The Fourth Month

Month No. 4 was busy...and pretty decent overall.

I had a few graphics published on I attended a couple great conferences. I mentored some people. Another one of my session proposals was accepted. AND I started building some actual tools that (I hope) will be useful for CIR and the rest of the data journalism community.

Fun stuff.

On the flip side, I do wish I had more assignments at CIR. I've been feeling underutilized, and I'd really like to be designing and building systems rather than one-off graphics. Hopefully I can find my way onto a bigger project – or at the very least pick up some additional smaller ones.


Visualized: Political Data

I wrote about it.

Google I/O 2015

I took some notes.

Mentoring Stanford Students

I spent a day at Stanford helping Cheryl Phillips’ computer science and journalism students design their data visualization projects. It was a cool experience, and I'm grateful for the opportunity to help.


Published: Where can you carry a concealed gun in public?

This was Super-Secret Project No. 2 that I mentioned last month.

Check it out: U.S. Map

Project strengths: I’m pretty happy with how this project turned out, especially from the technical implementation side of things. It’s quite small for an interactive (~157KB, almost half of which comes from Reveal web fonts and analytics); it’s responsive; it provides a tailored experience for touch devices; and the data is completely accessible via the keyboard and screen readers. I think it’s a good stab at making interactive graphics usable for a broader audience.

Opportunities for improvement: I don’t love this interactive from a news value perspective – it's a bit superficial since most of the data isn’t geographic. Also, the addition of the court locations was a (very) late feature request, so that portion of the graphic doesn't work particularly well on mobile devices, just due to time constraints. There's definitely room to improve the newsroom's digital workflow processes; I have some ideas that I'll elaborate on at a later date.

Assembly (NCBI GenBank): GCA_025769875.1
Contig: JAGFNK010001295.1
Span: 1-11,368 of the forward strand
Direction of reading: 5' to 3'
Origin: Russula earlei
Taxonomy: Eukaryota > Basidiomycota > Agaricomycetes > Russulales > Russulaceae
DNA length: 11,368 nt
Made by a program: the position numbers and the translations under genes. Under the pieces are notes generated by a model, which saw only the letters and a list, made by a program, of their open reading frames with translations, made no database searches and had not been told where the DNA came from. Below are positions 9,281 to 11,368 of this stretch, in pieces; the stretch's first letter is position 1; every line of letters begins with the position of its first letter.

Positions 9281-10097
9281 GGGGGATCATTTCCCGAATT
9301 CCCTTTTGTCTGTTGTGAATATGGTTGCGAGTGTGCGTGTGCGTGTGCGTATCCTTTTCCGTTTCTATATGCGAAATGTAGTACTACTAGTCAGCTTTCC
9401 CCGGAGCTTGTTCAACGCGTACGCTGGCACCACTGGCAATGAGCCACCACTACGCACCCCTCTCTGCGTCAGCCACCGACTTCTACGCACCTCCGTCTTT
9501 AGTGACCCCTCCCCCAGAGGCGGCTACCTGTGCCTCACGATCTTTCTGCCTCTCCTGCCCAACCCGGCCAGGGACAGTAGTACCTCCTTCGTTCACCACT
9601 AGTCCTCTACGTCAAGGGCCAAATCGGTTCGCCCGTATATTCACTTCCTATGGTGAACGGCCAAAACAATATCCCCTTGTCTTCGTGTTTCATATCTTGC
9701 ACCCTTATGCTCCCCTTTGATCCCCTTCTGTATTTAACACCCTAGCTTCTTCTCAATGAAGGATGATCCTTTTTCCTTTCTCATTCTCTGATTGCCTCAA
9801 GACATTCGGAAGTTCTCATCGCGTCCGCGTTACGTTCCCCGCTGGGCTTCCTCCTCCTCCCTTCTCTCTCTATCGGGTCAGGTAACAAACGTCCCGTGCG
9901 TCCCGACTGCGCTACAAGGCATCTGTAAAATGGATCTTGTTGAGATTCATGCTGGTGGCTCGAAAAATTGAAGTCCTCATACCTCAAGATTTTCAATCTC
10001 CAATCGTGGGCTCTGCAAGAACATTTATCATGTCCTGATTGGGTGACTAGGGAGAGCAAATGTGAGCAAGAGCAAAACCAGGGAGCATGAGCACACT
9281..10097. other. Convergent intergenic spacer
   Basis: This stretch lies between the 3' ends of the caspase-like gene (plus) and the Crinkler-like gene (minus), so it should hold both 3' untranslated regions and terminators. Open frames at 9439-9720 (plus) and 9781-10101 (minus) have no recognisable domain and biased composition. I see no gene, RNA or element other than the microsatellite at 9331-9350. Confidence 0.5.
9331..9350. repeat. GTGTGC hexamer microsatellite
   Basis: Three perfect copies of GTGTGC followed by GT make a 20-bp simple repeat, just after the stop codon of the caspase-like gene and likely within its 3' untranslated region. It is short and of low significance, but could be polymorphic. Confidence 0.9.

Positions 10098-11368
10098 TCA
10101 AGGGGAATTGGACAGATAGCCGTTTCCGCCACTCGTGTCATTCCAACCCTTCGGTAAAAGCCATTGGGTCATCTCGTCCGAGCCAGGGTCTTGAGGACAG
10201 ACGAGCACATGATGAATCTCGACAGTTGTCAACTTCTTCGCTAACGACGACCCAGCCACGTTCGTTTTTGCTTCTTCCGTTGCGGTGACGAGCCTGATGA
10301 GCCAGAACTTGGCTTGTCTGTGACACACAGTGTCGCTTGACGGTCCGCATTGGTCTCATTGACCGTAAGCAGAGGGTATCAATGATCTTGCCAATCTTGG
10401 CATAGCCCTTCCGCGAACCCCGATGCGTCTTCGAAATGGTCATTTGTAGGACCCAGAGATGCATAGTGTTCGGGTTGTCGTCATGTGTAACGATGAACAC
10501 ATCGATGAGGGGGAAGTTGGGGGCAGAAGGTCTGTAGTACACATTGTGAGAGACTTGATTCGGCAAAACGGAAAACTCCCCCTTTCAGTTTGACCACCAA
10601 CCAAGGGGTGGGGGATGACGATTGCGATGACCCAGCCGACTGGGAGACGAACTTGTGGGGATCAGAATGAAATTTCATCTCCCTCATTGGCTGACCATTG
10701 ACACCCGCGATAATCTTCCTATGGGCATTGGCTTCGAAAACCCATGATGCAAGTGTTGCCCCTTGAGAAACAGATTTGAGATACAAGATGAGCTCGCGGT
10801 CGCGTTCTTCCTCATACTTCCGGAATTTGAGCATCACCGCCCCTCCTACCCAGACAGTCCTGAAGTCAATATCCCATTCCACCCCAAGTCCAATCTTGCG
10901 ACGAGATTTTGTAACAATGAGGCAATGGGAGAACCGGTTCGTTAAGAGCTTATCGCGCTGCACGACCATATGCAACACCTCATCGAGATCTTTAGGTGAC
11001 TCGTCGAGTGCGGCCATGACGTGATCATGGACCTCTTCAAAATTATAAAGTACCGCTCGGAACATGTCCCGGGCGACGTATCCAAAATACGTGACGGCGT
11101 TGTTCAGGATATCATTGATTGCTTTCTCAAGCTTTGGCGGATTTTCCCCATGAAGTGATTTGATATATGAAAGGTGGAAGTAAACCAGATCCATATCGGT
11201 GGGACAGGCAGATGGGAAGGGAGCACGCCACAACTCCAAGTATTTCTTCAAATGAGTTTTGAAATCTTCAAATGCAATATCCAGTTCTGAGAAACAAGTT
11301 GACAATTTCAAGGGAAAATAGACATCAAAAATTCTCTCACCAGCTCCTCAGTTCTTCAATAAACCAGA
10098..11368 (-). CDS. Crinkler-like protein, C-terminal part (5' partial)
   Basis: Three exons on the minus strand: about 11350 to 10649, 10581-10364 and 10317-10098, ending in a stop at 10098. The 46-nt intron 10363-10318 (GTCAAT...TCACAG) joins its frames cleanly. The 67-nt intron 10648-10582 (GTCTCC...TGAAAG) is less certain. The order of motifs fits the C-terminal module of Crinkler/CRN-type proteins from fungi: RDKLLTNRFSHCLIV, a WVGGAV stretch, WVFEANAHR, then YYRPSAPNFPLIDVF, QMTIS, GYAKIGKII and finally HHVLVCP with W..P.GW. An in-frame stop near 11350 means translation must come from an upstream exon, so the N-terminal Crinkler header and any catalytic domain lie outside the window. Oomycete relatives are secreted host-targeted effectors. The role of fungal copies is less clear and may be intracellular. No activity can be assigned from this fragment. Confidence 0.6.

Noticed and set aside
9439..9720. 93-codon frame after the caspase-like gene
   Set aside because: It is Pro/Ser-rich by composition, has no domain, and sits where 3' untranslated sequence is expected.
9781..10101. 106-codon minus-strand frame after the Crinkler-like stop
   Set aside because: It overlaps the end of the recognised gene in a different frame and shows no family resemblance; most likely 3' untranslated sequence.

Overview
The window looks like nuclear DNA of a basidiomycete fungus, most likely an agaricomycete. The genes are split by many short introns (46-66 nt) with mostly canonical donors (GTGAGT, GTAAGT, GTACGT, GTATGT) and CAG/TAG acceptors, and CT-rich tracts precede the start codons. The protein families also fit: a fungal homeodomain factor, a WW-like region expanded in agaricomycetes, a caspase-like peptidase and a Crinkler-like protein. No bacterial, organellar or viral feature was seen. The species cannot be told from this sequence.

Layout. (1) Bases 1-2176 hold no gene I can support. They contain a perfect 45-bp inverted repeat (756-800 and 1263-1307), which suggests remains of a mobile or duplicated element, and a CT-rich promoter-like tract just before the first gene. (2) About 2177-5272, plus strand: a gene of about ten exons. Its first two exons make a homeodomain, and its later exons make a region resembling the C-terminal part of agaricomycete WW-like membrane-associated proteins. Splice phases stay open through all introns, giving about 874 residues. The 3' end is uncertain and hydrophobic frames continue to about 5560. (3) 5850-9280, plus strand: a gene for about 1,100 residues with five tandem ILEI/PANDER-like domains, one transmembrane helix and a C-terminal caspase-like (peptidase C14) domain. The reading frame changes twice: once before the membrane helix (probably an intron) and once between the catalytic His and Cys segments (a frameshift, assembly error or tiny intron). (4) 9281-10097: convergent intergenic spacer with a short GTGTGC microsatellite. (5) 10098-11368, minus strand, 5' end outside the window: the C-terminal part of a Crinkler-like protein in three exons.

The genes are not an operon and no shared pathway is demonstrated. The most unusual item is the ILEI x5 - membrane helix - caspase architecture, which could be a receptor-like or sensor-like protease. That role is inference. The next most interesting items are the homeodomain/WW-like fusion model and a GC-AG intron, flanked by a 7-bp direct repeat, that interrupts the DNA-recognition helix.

Published: California's Concealed Gun Permits by County

These interactives were part of Super-Secret Project No. 3 I mentioned last month.

California Map

Check 'em out: Choropleth Map, Interactive Table (scroll down a bit)

Project strengths: The graphics are lightweight and performant; the data is (mostly) accessible; the styles are on-brand; and the user experience on mobile isn't terrible. I also wrote all the interactivity in vanilla javascript, so the graphics are depedency-free, which is nice.

Opportunities for improvement: A few notes on deadlines:

  1. Deadlines are important.
  2. Deadlines only work when they're communicated.
  3. Deadlines shouldn't move – they especially shouldn't move up.

For these graphics, I had a bunch of accessibility enhancements I hoped to get in place before publication, but when (on June 11) the deadline moved from Tuesday, June 16 to Friday, June 12...certain features were cut. Ambigious deadlines are worthless – they don't allow people to appropriately prioritize their work.


Anyway, now I'm trying to build some SVG generation tools that will automatically include accessiblility features (tab indexes, keyboard events, etc.) so that developers can include AT enhancements in their graphics without needing to budget extra time to do so.

Awaiting Publication: Super-Secret Project No. 1

This is the same Super-Secret Project No. 1 that I talked about last month. I finished it around mid-May, but I'm not sure when it's scheduled for publication.

New Project: Accessible SVG Generator

Like I mentioned above, I'm working on a front-end tool that will generate accessible SVG graphics. It'll be more of a resource for UI folks and ambitious reporters rather than back-end devs. I'm excited about it.


My session proposal on SVG animation was accepted for NEJSConf. It's a single-track conference, so that'll be a new and exciting experience for me. This conference is also going to be awesome because:

  1. It's at the zoo.
  2. @beep is the keynote.
  3. I get to return to Homaha for it.

These are all good things.